The Bulkbuy

John Baxter | June 03, 2011

Purchasing engine oil in large quantities offers good savings.

 

The do-it-yourself oil change is a standard for many owner-operators, especially those with their own authority. The dollars saved with DIY are modest for a one-truck operation, but many owners like to perform the operation partly for the satisfaction.

Significant savings are available if you’re running a small fleet and can justify buying oil in a 55-gallon drum or, better yet, having it delivered to your own bulk tank. Disposal is normally an associated cost, but if you live near an oil-recycling refinery, you might be able to sell your waste oil. As fleet size approaches 10 vehicles, it can pay for you to burn your own oil to heat your maintenance shop.

Major refiners often don’t handle distribution of bulk oil to the individual customer. They leave that to independent businesses willing to invest in storage and transportation equipment and sales and service staffing. A first step in determining whether buying bulk oil makes sense for you is to contact a local distributor and explore the pricing structure.

“The economics are there with bulk oil,” says Tim Genrich, division sales manager at North American Lubricants, “though with smaller fleets the big advantage to buying in 55-gallon drums may be convenience” when compared to running to the store for gallon jugs.

Genrich believes buying in bulk becomes profitable for fleets “in the three- to five-truck range. The minimum bulk delivery is typically in the 100- to 150-gallon range.” He says you might be able to save $1 or more per gallon when buying in 55-gallon drums oil that costs as low as $13-14 per gallon in gallon containers. Or you could get a quality 15W-40 engine oil at slightly more than $10 per gallon when having the product delivered in bulk to your tank. Genrich warns that buying in bulk requires handling cash flow carefully because you can easily “end up with a $2,000 invoice.”

Distributor Jay Gress Inc. “will provide the tank for the customer if he uses 1,000 gallons a year,” says Joe Dalesandro, a territory manager. “The tanks typically hold 250 gallons, so you end up with four to five deliveries a year.”

He says you can get one premium engine oil for about $8 per gallon in a 55-gallon drum, versus $12 to $13 at the best gallon jugs prices. Bulk oil would go for about $7 per gallon.

YEARLY COSTS

Fleet size                                   No. of changes/gallons            Gal. jugs             Drums           Bulk

                                                                                                            $13/gal.              $10/gal.        $8/gal.

  1 truck                                                    5 / 60 gal.                     $780                      $600

  3 trucks                                                 15 / 180 gal.                  2,340                       1,800

   5 trucks                                                25 / 300 gal.                  3,900                        3,000         2,550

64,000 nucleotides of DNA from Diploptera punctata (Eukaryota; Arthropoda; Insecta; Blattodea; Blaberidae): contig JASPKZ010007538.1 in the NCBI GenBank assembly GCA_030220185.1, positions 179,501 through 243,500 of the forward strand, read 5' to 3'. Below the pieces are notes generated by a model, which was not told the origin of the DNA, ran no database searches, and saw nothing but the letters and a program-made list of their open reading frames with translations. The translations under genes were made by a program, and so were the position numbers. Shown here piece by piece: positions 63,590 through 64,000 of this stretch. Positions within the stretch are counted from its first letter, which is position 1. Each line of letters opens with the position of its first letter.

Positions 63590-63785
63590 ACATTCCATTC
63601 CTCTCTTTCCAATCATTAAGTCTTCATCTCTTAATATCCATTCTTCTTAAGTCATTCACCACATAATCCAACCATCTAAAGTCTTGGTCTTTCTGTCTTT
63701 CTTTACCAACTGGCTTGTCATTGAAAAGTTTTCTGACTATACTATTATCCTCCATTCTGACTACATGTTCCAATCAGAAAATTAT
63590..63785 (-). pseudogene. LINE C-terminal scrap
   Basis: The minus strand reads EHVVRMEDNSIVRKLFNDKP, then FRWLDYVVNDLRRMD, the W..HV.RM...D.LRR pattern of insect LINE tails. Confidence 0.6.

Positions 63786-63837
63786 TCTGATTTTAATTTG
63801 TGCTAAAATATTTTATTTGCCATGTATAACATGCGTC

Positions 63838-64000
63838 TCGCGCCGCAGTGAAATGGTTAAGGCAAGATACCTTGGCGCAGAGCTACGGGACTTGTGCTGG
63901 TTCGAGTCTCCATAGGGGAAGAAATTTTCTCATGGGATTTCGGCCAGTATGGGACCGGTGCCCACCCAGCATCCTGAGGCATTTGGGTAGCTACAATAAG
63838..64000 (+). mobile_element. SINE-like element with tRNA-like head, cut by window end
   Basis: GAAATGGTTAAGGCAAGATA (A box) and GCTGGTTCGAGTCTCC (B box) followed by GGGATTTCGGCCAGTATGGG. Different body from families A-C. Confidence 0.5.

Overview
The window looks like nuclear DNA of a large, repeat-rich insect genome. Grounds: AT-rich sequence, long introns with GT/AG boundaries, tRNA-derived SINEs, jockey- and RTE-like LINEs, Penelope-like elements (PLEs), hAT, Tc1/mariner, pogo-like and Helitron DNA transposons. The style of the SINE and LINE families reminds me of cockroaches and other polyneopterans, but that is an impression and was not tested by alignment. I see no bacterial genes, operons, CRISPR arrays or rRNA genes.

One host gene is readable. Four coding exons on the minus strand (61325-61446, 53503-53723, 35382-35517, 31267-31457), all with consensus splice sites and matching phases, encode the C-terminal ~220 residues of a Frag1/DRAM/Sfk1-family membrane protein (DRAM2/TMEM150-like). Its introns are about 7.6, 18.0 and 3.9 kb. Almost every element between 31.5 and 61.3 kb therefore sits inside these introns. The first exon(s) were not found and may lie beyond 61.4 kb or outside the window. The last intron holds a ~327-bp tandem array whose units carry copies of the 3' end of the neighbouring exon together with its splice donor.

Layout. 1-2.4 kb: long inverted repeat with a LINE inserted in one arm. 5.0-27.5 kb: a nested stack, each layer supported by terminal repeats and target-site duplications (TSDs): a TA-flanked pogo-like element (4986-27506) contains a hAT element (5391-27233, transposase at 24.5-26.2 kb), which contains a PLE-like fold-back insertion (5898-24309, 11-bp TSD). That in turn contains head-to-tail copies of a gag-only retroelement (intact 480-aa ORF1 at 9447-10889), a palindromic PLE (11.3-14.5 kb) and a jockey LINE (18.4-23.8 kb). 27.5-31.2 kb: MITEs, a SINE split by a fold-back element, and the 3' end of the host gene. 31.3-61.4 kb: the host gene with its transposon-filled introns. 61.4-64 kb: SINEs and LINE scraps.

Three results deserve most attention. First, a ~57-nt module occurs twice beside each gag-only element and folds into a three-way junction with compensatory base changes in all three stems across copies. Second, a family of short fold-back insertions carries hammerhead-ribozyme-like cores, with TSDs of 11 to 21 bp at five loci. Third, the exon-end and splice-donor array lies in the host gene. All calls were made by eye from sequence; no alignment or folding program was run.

10 trucks                                               50 / 600 gal.                 7,800                         6,000         5,100




Payback time

To change oil yourself, you’ll need to invest in equipment you may not have. The tools you’ll need are likely to cost at least $300. If running five trucks, you’ll need to spend at least $600 on tools and an oil storage tank to buy in bulk.

BASIC RETURN ON INVESTMENT FOR EQUIPMENT. Expect more than two years if you run one truck, but considerably less than a year if you have three or more.

SELLING YOUR USED OIL. If you live near a facility that accepts used oil in good condition for re-refining, you could pick up $2 per gallon for your drain oil. That would effectively increase your savings when buying in bulk to $1,950 with five trucks and $3,900 with 10 when buying in bulk.

BURN YOUR USED OIL. Small fleet owners can use a waste oil heater to heat their shop. Prices for Clean Burn shop heaters start at about $4,000, but if you could burn 400 gallons or more per year, saving over $1,200 in heating oil costs, the payoff could work in your favor, especially if you had been paying for used oil disposal.


Tools needed to perform an oil change

Changing oil is one of the easier truck maintenance jobs. One reason is that the truck does not need to be raised off the ground and supported during an oil change. All that is needed are tools to remove and replace the drain plug and oil filter, something to punch a hole in the filter to drain it, and ways to collect and store the oil.

Craftsman large sockets 1 1⁄2-1 3⁄4-in.: $25-$28, Large ratchet drive: $90, Pipe 1 1⁄2-in. diameter pipe to use as a cheater: $15. If you want to add a torque wrench to torque the drain plug: $250.

 Ed Geiger, leased to FedEx Ground, has a dedicated run from the western Philadelphia suburbs to Woodbridge, N.J. Here are the tools he uses to change oil on his Kenworth T800.


• Socket drive and wrench that fits the drain plug, plus cheater pipe.

Punch set: $40

• Hammer and punch to drain oil filter.

• Wide band oil filter wrench for removal and final tightening of oil filter(s).

• Pan for collecting oil.

Heavy-duty strap wrench for oil filters: $15. Wide, large diameter band type wrenches go for $25 at OTC tools.

• Buckets for saving and transporting oil to waste facility.

• Note that Geiger rigged a special bucket for draining his oil filter. This makes handling the filter cleaner and more convenient. All you need is an inexpensive bucket, a sheet of coarse screen that you can cut to fit, and three turnbuckles.


Bulk oil tools:

55-gallon drums: Vestil RDP-55 manual drum and pail oil pump from Northern Tool, $45.

Bulk tanks: 225-gallon horizontal (49-in. by 38-in.) leg tank from The Tank Store, $270.

OverdriveOnline.com strives to maintain an open forum for reader opinions. Click here to read our comment policy.